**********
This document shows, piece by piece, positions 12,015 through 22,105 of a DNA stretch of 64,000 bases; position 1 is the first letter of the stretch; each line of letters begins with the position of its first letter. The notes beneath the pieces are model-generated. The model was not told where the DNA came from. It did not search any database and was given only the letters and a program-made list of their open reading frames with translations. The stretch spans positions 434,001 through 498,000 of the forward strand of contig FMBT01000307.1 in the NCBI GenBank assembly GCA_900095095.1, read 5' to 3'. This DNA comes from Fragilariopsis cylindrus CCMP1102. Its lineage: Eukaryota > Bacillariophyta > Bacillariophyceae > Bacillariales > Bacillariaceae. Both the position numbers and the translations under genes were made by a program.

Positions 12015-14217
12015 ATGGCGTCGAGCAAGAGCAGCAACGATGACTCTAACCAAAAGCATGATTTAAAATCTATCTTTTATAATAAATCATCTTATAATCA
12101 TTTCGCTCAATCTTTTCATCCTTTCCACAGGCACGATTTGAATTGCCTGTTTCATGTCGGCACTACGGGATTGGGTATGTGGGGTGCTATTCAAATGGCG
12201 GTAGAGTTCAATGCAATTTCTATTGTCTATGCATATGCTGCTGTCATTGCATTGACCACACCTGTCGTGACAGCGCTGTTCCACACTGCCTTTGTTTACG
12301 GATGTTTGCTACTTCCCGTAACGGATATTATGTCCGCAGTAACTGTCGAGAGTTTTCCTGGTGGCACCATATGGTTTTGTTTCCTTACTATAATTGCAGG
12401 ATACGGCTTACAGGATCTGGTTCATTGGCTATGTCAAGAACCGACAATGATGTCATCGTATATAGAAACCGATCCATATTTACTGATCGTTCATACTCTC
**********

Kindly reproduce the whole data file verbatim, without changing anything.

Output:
This document shows, piece by piece, positions 12,015 through 22,105 of a DNA stretch of 64,000 bases; position 1 is the first letter of the stretch; each line of letters begins with the position of its first letter. The notes beneath the pieces are model-generated. The model was not told where the DNA came from. It did not search any database and was given only the letters and a program-made list of their open reading frames with translations. The stretch spans positions 434,001 through 498,000 of the forward strand of contig FMBT01000307.1 in the NCBI GenBank assembly GCA_900095095.1, read 5' to 3'. This DNA comes from Fragilariopsis cylindrus CCMP1102. Its lineage: Eukaryota > Bacillariophyta > Bacillariophyceae > Bacillariales > Bacillariaceae. Both the position numbers and the translations under genes were made by a program.

Positions 12015-14217
12015 ATGGCGTCGAGCAAGAGCAGCAACGATGACTCTAACCAAAAGCATGATTTAAAATCTATCTTTTATAATAAATCATCTTATAATCA
12101 TTTCGCTCAATCTTTTCATCCTTTCCACAGGCACGATTTGAATTGCCTGTTTCATGTCGGCACTACGGGATTGGGTATGTGGGGTGCTATTCAAATGGCG
12201 GTAGAGTTCAATGCAATTTCTATTGTCTATGCATATGCTGCTGTCATTGCATTGACCACACCTGTCGTGACAGCGCTGTTCCACACTGCCTTTGTTTACG
12301 GATGTTTGCTACTTCCCGTAACGGATATTATGTCCGCAGTAACTGTCGAGAGTTTTCCTGGTGGCACCATATGGTTTTGTTTCCTTACTATAATTGCAGG
12401 ATACGGCTTACAGGATCTGGTTCATTGGCTATGTCAAGAACCGACAATGATGTCATCGTATATAGAAACCGATCCATATTTACTGATCGTTCATACTCTC